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What does the future say… pay off the mortgage or build up the RRSP?

December 30, 2013 by Editor, InvestingForMe

The hardest part about making financial decisions is that nobody knows what the future holds. Yet all of our really big financial decisions, like paying off the mortgage and contributing to RRSPs, are dependent upon what happens in the future.



For instance, how much house we can afford will depend on

  • future interest rates (over the 25-year life of our mortgage),
  • our future career success and failures, and
  • future real estate values.

And how much we need to save for our retirement in the form of RRSPs will depend on

  • the future rates of inflation
  • the future level of interest rates
  • the future value of stock markets, and, of course,
  • how long are we going to live in retirement – nobody wants to run out of money and head back to work in their 80s!

So, the only way for us to make these big financial decisions is to make assumptions about the future where sometimes these assumptions are rooted in history and sometimes they’re simply based upon the forecasts (i.e. crystal ball gazing) of experts.

Making assumptions about the future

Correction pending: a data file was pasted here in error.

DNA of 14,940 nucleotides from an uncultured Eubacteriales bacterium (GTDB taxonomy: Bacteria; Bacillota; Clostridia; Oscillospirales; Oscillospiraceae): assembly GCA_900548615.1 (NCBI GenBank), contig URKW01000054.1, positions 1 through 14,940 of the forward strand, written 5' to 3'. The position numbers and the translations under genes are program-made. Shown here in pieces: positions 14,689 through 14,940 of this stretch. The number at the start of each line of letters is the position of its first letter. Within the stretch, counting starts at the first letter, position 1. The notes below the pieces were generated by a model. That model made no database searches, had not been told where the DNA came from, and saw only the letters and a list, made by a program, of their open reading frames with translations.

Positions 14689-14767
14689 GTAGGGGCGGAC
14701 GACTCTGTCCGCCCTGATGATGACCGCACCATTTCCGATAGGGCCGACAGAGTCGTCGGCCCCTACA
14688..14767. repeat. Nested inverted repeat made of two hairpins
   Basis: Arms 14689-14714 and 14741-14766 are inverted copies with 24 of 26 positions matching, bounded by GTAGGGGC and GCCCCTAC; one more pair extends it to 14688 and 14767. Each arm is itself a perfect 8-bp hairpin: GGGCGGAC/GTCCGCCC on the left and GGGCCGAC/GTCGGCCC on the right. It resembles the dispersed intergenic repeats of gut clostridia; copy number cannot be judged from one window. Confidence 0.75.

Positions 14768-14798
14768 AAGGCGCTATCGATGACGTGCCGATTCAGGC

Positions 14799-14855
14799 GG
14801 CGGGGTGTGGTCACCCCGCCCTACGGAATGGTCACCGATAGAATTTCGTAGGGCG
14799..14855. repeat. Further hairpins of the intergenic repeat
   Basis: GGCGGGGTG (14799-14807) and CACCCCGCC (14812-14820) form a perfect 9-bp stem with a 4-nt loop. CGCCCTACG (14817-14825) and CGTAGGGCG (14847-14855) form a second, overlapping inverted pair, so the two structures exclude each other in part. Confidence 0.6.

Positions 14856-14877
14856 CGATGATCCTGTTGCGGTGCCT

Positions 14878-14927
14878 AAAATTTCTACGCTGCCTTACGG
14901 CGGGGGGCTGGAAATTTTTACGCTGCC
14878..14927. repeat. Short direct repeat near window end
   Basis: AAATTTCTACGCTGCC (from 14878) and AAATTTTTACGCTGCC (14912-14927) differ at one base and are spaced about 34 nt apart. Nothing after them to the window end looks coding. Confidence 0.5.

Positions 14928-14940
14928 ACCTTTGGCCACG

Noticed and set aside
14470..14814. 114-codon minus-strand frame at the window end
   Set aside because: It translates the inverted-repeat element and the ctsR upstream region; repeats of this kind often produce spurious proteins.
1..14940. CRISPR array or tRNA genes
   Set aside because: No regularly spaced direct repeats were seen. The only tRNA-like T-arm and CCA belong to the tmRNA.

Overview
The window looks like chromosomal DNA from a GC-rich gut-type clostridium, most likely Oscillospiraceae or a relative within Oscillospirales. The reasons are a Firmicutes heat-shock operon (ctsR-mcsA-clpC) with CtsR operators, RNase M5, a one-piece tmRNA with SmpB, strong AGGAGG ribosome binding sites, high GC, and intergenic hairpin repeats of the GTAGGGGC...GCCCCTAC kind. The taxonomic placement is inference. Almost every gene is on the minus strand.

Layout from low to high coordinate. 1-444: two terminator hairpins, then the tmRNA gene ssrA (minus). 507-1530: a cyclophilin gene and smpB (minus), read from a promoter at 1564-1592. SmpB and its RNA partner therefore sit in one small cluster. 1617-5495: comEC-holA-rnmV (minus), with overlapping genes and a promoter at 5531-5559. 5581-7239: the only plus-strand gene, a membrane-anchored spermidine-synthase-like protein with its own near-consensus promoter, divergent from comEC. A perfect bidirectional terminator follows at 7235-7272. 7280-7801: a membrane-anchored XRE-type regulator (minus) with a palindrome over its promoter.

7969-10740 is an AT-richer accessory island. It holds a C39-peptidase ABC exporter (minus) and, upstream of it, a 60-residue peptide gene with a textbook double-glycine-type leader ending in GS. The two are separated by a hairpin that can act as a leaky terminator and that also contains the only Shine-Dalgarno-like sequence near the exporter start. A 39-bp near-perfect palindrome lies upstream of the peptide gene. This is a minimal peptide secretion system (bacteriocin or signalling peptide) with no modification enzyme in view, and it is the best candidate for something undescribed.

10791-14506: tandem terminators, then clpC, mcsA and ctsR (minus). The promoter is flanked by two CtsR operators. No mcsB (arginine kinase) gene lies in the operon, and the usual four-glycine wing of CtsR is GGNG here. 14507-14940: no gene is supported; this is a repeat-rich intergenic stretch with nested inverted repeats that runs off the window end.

When making financial decisions, it’s impossible to make assumptions about everything in your future (i.e. your health, longevity, family outcomes, career paths, etc.), so we typically reduce the list to one or two simple but important assumptions – namely interest rates, which have a major impact on the cost of our mortgage, and investment rate of returns, which impact our retirement savings.

And to help us make these assumptions, we can use the following three approaches:

  • We can use history as a guide and assume that it will simply repeat in the future.
  • We can use the forecasts created by financial professionals.
  • We can use both.

Using history to predict interest rates and investment rate of returns

Some people like to look to the past as their guide to making future financial decisions. However, while simply taking the past and projecting it forward sounds simple and easy, it has not proven to be a successful method for predicting our future! This approach makes a very simplistic (and incorrect) assumption that tomorrow’s world (society, technology, science, demographics, attitudes, etc.) will be identical to today’s and yesterday’s world. In other words, nothing will change! As we all know from experience, the only thing that doesn’t change is change itself.

So when it comes to reliably predicting future interest rates and investment trends, relying on history to repeat itself has proven to be an abject failure. This fact is the reason why most investment products come with the ominous warning – past performance is not a guarantee of future investment performance. And why you’ll often hear people say that economists have successfully predicted 9 of the last 5 recessions. They just can’t know the future!

So, relying on history alone is not the answer.

Crystal ball gazing: not as simple as it looks either

Wouldn’t it great if we had a crystal ball to answer all of our financial questions about the future? Just think of a question, stare into the crystal ball and … poof! You get the answer. Sorry to burst your bubble, but no such tool exists.